Who’s Afraid of Sanskrit?

Bharat Gupt

 

The author is an associate professor of English, University of Delhi, theatre theorist and cultural analyst. This article was published in The Indian Express, 20 November 1998 and is reproduced with Dr. Bharat Gupt’s permission.

 

Nearly two thousand years ago, a poet commented on the Indian scene, “Intellectuals are engaged in envious quarrels, rulers are intoxicated by arrogance, the people are burdened with lack of education and so Good Speech is weak and emaciated.” It is not difficult to imagine that there have been repeated moments of darkness in our history. The morning of the Education Ministers’ Conference was not the first, or else the lines of Bhartrihari would not have seemed so contemporary. The ancient poet could make do with the word subhashitam or “good speech” as it was then an accepted synonym of “learning,” “knowledge,” vani, vak, or even Sarasvati. There obtained then enough poetic taste to personify or deify speech, music or wealth. Long after Bhartrihari, even the Muslim poets sighed for God as the beloved and for a millennium Turkish, Mongol, Taimurite, Afghan and Irani rulers (including Aurangzeb for most of his life and early rule) enthralled themselves by patronising court musicians singing songs in praises of Saraswati, naad or shabda.

But this was well before the nineteenth century when Enlightenment came to us and much before we were bitten by the bug of secularist iconoclasm. In the conference, if it had been a matter of objection to preferential treatment to a Hindu goddess, there could have been a demand for including in the ceremony verses in praise of the knowledge or the Word from the Bible, the Koran or the Granth Sahib. But the disease is deeper. It has taken the form of turning away from one’s own heritage and disregarding spiritual and ethical commitments that ancient and medieval vehicles of all religions and cultures symbolised. Practically speaking, secularism now means wallowing in easy consumerism of the day. Hence the disruptive and not additive protest.

India alone excels in belittling its classical heritage as it has unfortunately codified it as its “Hindu past". This classification began in the colonial period when non-European cultures were primarily seen in religious denominations as non-Christian coloured races further divided into two broad categories, primitives or static cultures. Within the western world these approaches were countered first by Orientalists and later by Modernists, both opponents of Newtonian rationalism. But while the Orientalist contributed to the discovery of the East by the West, they also succeeded in creating a somnambulist reassurance in the minds of many Indians who never tire of revelling in praises of India by Schopenhauer, Max Muller, Blavatsky, Whitman and the like. In spite of the Orientalists, administrators like Macaulay forged for India an education system which had little or marginal place, not only for Sanskrit literature, but for all the traditional arts and sciences like music, poetry, dance, theatre and painting, Ayurveda, Rasayan, Jyotisha, metrics, etc.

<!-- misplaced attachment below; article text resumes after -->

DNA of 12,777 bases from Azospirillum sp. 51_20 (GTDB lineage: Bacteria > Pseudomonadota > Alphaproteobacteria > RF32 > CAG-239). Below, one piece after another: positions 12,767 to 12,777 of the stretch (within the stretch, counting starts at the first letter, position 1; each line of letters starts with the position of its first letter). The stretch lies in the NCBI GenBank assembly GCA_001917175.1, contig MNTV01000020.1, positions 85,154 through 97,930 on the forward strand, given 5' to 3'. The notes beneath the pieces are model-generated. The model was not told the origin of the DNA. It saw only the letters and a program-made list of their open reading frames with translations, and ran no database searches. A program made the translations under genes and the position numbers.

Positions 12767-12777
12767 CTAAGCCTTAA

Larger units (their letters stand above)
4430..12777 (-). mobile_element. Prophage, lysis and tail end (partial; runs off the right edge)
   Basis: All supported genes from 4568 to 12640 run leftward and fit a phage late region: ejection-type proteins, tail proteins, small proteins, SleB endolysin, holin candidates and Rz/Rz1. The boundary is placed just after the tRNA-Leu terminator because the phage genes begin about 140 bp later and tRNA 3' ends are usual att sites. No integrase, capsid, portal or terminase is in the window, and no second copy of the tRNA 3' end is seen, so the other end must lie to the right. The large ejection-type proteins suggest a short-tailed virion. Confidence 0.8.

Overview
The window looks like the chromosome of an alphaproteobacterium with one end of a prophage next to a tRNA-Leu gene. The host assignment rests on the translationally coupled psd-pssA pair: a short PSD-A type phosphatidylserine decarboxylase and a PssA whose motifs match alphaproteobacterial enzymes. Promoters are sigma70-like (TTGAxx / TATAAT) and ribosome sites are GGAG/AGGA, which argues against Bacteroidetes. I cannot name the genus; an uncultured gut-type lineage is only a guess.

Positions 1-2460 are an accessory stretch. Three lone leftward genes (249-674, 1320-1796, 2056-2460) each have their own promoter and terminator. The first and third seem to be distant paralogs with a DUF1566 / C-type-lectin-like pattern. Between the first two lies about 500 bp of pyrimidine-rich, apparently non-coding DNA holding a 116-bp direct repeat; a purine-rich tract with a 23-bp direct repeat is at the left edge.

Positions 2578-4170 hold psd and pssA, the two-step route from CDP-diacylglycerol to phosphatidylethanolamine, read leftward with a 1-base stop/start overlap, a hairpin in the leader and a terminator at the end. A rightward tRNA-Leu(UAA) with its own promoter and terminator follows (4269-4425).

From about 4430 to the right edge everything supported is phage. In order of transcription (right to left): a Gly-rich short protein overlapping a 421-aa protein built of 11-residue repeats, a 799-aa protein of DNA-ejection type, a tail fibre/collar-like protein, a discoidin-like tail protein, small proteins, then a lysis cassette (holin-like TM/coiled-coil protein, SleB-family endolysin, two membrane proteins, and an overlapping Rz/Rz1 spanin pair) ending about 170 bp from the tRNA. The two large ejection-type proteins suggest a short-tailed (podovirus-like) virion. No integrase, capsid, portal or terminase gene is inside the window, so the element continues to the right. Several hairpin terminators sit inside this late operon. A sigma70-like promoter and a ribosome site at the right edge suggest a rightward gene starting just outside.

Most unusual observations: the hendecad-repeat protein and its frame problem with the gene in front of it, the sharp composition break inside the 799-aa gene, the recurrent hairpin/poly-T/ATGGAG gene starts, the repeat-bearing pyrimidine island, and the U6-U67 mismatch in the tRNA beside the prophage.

This dichotomy continued well into the semi-century of independence and flourishes strong as ever. Even now, on one side we have the Indologists (using a collective noun for South Asian experts, Asian Anthropologists, Ethnomusicologists etc.), white, brown, black and yellow, native and foreign, with unquestioned faith in the growth of native culture, and on the other hand we have the socialists, rationalists, scientificists, pluralists and globalists equally assured of its auto-built resilience and auto-generative capacity. But neither side thinks that a formal educative system should have any role to play in the formation of culture. For them, as for Macaulay, culture can be extra-curricular. Indeed, it could be so for the colonisers who did not require culture for babu-work. But that it can continue to be so for our future legislators, jurists, administrators, academics and scientists, is indeed a soft headed mystic belief that cultural values and behaviour are auto-generative and need no instruction.